I have always been a fan of incorporating fresh seasonal ingredients into cocktails whenever possible. Living in Minnesota, there's nothing I can do about finding locally grown citrus, but I can use basil, mint, berries and plenty of other local produce—and not just for the garnish. Ideas can come from the farmers market or straight from my own garden. However, an often overlooked ingredient that offers a convenient alternative any time of the year is jelly or jam. Fruit preserves represent an opportunity to inject flavor and variety that you might not always consider. A perfect example of this appeared not long ago on the Small Screen Network with Jamie Boudreau using jam for a simple twist on a classic he called the Breakfast Collins.
The idea behind this is simple: you swap out the sweetener in a cocktail (in this case, we replace simple syrup in a Collins) with a spoonful of fruit preserves. The sweet jam balances the lemon while adding another flavor element to your drink. This handy technique works nicely when you are trying to come up with a fun recipe at a friend's house—maybe somewhere without simple syrup—and it's so easy that it actually feels like you are cheating. I imagine most people already have a jar of some kind of jelly in their refrigerator, but I wanted to try it using something a bit more unusual.
While wine tasting during a recent trip to the Pacific Northwest, my wife and I had the good sense to step into a little shop called Republic of Jam. Located in Carlton, smack dab in the middle of Oregon wine country, they offer a refreshing alternative to visiting wine tasters. Instead of serving wine, they feature a selection of hors d'oeuvres that showcase their gourmet jams. It's a welcome change after hitting a few of the other tasting rooms in town. While browsing the store shelves, we enjoyed a "flight" of jam offerings that covered an entire spectrum of flavors, from sweet to savory. The delicious bites broke nearly every preconception we had about cooking with jam, but my mind kept wandering as I imagined the instant variety of cocktails one could make with all of the unusual flavors they had.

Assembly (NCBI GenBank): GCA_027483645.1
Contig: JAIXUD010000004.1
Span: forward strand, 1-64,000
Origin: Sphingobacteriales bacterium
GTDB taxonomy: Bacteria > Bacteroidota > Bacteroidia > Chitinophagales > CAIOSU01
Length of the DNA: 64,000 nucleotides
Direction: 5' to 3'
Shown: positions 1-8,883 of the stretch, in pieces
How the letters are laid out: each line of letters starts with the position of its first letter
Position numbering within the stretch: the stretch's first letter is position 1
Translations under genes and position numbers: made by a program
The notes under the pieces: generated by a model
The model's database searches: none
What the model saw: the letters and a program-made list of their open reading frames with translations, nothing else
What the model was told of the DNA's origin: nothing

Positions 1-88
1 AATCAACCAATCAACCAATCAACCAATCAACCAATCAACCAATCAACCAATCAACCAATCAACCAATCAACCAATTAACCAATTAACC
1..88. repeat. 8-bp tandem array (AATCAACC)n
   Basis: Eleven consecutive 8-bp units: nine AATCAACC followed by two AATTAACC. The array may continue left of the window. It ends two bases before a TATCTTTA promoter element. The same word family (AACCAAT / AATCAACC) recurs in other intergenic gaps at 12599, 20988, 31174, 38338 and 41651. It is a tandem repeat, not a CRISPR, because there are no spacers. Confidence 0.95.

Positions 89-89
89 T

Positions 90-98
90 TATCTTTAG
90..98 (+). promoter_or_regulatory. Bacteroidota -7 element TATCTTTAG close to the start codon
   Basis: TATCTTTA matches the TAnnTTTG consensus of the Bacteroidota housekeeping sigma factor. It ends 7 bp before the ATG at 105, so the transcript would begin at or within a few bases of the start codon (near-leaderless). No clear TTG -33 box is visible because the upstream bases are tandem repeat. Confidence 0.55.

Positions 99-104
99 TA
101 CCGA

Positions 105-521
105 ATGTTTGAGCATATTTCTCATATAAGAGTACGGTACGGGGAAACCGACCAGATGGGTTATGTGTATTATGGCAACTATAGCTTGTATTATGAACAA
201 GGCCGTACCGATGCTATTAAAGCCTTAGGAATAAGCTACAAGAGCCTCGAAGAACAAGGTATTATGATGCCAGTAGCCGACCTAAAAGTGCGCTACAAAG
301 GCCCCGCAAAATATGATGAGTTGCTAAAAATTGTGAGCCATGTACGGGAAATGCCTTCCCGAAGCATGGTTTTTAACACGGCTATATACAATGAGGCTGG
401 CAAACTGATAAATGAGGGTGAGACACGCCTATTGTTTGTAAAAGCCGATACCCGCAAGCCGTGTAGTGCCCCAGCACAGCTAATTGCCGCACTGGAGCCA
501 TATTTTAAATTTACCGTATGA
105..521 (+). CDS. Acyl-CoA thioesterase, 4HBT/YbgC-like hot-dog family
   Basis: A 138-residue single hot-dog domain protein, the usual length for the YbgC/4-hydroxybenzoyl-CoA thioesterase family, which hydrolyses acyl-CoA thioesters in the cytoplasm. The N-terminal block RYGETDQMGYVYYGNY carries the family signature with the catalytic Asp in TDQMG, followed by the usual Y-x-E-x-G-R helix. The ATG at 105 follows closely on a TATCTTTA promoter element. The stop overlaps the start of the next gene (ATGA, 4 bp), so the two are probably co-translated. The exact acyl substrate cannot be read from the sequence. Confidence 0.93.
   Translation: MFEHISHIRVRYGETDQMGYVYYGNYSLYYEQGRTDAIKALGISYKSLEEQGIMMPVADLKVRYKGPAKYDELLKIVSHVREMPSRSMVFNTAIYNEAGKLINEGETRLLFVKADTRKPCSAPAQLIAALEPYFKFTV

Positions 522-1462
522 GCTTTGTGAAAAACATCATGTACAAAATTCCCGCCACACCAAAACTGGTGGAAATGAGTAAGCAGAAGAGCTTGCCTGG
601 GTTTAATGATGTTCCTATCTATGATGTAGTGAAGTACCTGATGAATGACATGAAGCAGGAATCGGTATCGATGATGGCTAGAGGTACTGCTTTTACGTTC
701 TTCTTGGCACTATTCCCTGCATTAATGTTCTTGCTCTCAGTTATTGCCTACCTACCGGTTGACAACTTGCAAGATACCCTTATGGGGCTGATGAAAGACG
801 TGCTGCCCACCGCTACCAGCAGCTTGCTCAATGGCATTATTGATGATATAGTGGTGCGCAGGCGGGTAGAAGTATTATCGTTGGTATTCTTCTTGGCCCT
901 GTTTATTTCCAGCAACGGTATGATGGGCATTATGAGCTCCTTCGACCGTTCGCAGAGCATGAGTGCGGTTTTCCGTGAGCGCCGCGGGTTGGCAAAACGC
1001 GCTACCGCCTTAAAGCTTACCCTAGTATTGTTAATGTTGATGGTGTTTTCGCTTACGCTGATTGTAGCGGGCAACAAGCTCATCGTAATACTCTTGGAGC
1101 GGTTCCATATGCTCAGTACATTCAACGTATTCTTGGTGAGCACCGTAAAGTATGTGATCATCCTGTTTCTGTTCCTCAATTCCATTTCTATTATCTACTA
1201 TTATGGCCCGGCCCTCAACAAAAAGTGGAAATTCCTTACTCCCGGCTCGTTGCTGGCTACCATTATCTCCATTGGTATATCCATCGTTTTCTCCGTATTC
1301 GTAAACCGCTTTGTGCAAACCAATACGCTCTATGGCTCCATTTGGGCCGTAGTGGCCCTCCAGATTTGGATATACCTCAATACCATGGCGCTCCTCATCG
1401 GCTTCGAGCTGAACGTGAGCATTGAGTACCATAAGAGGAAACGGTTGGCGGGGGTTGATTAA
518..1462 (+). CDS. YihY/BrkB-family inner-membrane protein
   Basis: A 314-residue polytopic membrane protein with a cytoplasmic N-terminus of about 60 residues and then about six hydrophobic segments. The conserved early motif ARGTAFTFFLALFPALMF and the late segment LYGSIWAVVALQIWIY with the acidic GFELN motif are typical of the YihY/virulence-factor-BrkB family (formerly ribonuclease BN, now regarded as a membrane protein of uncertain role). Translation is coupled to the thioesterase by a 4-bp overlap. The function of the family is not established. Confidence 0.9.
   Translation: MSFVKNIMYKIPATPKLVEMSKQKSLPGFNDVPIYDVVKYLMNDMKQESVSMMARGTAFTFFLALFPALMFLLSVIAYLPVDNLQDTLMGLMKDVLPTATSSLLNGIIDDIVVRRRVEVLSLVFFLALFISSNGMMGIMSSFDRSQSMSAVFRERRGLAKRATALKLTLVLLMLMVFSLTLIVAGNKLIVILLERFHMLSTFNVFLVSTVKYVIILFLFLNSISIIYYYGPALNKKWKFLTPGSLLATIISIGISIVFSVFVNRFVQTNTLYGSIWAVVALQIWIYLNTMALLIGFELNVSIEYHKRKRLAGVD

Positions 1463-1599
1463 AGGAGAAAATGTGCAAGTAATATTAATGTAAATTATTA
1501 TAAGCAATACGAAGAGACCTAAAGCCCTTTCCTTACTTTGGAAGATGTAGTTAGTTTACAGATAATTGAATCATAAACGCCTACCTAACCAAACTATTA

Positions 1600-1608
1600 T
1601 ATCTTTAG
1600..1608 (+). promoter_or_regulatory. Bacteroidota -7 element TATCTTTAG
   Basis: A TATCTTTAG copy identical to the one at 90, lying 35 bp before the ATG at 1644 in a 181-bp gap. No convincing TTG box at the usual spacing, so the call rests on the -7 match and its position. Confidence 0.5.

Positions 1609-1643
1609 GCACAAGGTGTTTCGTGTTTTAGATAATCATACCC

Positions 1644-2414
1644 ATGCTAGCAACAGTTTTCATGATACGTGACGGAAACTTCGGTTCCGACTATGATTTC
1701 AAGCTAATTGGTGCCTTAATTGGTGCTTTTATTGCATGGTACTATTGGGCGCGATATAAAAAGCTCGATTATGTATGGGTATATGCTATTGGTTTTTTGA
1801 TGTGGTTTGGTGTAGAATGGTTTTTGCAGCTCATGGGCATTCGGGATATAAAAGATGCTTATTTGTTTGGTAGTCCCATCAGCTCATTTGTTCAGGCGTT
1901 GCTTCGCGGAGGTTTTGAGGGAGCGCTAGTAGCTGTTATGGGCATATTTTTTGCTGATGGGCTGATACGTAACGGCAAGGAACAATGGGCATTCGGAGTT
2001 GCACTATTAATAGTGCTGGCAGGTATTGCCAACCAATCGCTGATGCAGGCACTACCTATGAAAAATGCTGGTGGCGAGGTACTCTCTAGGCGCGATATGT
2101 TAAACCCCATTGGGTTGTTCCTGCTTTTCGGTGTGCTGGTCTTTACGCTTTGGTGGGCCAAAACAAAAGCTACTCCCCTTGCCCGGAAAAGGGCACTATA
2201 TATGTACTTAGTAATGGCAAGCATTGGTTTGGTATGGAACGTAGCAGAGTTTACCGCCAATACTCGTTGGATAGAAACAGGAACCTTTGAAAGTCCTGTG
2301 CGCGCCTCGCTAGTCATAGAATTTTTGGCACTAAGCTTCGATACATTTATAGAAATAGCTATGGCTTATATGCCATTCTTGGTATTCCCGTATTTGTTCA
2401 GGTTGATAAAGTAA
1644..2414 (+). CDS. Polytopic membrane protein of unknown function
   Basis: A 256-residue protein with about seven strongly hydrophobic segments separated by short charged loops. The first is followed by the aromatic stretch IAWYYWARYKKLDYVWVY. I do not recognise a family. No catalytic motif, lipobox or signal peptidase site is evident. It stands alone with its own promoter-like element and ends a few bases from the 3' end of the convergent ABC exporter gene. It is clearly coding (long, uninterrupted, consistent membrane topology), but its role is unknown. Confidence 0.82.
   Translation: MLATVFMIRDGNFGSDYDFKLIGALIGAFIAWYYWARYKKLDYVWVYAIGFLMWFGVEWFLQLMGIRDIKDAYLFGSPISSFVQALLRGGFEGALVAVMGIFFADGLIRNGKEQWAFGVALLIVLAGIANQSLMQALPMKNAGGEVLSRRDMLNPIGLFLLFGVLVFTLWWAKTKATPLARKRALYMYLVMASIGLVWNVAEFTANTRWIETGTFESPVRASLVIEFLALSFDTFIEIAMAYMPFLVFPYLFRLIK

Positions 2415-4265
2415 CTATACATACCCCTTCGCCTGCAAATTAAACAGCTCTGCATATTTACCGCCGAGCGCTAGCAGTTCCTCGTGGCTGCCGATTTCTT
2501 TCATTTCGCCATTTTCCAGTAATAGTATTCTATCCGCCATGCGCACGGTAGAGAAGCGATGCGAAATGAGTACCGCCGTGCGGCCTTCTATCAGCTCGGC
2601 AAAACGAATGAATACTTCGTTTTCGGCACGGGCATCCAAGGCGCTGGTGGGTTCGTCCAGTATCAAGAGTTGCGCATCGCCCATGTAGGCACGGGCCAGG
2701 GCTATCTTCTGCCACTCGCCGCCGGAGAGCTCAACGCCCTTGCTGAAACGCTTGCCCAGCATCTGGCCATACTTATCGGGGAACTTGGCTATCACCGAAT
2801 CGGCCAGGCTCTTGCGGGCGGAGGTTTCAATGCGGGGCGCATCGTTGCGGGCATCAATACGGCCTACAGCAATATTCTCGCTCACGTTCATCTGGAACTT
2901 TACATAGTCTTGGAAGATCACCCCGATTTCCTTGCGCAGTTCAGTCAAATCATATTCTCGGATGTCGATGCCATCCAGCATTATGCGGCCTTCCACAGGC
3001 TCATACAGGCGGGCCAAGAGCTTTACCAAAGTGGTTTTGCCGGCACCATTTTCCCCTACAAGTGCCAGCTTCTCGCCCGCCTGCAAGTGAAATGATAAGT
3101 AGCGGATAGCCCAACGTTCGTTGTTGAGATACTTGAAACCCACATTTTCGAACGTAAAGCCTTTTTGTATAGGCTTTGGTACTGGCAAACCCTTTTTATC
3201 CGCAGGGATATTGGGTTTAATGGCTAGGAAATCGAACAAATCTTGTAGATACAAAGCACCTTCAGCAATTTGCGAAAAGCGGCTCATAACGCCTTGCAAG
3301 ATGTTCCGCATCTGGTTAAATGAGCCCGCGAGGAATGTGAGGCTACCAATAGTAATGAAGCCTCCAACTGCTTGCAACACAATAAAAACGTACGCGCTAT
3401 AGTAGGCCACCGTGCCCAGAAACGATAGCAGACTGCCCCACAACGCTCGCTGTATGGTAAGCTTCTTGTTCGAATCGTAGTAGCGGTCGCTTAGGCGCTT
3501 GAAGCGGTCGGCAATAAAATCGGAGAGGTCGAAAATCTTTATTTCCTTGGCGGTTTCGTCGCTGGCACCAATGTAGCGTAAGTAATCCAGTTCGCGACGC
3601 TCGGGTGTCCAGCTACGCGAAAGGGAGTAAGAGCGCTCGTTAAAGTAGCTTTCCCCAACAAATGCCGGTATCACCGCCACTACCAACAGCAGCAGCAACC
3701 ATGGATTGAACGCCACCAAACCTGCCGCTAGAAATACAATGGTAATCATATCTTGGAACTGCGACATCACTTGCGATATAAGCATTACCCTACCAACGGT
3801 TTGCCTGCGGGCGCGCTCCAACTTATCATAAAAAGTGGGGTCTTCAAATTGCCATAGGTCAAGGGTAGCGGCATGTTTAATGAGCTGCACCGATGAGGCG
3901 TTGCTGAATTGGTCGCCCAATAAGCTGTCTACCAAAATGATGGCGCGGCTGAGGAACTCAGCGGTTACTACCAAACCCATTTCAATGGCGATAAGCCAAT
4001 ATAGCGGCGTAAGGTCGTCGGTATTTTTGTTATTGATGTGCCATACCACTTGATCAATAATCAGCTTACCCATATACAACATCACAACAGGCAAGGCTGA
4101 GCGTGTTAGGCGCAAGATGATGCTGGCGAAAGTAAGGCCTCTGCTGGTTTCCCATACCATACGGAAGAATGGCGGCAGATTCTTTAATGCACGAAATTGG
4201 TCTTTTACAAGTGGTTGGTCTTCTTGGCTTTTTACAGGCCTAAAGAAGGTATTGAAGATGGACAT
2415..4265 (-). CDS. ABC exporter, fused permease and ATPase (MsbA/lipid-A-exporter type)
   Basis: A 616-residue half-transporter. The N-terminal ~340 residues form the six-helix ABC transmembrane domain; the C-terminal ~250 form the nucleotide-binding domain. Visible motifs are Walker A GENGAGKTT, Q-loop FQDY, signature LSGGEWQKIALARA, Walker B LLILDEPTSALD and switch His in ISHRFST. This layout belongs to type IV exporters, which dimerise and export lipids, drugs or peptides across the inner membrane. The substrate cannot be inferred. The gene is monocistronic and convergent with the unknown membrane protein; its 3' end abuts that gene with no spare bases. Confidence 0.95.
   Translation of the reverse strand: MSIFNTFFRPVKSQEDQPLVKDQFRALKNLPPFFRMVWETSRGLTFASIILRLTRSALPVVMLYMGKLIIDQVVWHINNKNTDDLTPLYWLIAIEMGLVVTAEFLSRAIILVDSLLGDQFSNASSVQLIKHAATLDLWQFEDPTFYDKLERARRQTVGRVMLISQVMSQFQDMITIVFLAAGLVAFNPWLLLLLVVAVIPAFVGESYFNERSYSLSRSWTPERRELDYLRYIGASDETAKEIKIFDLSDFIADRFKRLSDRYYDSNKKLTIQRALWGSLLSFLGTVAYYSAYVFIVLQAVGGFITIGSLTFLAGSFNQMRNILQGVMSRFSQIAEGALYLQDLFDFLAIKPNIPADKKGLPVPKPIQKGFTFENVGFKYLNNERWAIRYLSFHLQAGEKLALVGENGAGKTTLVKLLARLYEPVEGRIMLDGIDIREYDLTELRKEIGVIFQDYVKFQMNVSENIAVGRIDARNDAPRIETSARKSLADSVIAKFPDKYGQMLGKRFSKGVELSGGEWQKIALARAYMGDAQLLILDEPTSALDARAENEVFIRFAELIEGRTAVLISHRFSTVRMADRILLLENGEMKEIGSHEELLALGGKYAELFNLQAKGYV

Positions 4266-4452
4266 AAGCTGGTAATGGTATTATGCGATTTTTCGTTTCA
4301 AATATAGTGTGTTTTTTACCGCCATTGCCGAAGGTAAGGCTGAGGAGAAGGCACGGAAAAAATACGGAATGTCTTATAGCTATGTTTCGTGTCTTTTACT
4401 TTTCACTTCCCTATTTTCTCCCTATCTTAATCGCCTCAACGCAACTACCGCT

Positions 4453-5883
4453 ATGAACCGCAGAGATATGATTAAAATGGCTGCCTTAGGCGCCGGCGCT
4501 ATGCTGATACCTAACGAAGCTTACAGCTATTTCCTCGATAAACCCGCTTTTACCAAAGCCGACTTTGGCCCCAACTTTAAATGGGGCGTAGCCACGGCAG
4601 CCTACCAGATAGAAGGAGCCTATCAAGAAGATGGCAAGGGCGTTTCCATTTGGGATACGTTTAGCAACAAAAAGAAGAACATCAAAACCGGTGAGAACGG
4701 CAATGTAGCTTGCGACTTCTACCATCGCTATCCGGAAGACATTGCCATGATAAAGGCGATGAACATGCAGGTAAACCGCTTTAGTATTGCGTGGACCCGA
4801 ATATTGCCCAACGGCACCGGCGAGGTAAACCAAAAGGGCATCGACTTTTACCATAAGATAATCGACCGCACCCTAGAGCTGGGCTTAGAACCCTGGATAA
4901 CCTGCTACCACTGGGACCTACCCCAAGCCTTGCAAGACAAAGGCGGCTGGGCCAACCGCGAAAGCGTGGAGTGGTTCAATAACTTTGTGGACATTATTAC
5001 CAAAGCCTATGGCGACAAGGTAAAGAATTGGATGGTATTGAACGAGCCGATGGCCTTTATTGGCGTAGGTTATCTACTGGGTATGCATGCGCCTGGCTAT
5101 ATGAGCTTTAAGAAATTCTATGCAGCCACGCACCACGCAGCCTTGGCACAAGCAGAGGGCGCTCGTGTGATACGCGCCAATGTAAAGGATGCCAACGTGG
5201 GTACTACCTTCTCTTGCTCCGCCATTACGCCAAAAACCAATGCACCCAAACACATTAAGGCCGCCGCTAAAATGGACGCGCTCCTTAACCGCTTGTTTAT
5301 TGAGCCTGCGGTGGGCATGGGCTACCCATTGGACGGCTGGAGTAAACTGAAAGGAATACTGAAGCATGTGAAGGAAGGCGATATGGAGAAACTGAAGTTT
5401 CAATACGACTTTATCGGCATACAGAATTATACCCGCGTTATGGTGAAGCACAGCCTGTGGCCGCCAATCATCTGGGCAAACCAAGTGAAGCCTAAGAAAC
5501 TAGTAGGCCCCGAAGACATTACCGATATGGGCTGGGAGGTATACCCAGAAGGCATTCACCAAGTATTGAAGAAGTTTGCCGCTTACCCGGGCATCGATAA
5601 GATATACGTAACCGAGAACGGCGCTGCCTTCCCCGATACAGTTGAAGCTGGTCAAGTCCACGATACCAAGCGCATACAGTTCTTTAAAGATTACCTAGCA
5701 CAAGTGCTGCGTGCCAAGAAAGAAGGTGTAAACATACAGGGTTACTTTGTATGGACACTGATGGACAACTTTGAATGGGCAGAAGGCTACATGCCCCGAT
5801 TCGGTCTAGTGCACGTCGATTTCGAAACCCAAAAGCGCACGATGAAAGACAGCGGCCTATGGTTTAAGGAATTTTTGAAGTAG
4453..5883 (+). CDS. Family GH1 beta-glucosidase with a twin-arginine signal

Breakfast Collins by Jamie Boudreau
2 oz rum
.5 oz lemon juice
1 heaping teaspoon jam
1 dash Angostura Bitters
Add the rum, lemon juice, jam and bitters to a shaker with ice. Shake to chill and strain into an ice-filled Collins glass. Top with club soda, give a stir to incorporate the ingredients and garnish with a lemon wheel.
The regular Tom Collins uses gin as the base spirit, but I followed Jamie's suggestion here and used a good, flavorful rum. Mount Gay Eclipse is a fine choice because it has a smooth complexity that works nicely to boost the flavor of the jam without being too harsh. I used Republic of Jam's Spiced Strawberry Pinot. This jam is incredible all by itself. It combines the best strawberry flavor with real pinot noir wine and spices. It's a perfect combination for this drink and I highly recommend it. Of course, you can use anything you have available, and although rum works well with my jam, you might find that a lighter spirit pairs better with yours. As always, feel free to make adjustments to suit your inventory or imagination!
I could have garnished with a strawberry or even a cinnamon stick to bring out those elements of the jam, but instead of over-decorating this drink I decided to use the lemon I had already sliced. It helps to keep it simple if you are truly drinking this for breakfast. Despite the easy construction, this drink has plenty of flavor and is sure to be a popular thirst quencher any time of the day or night, all summer long.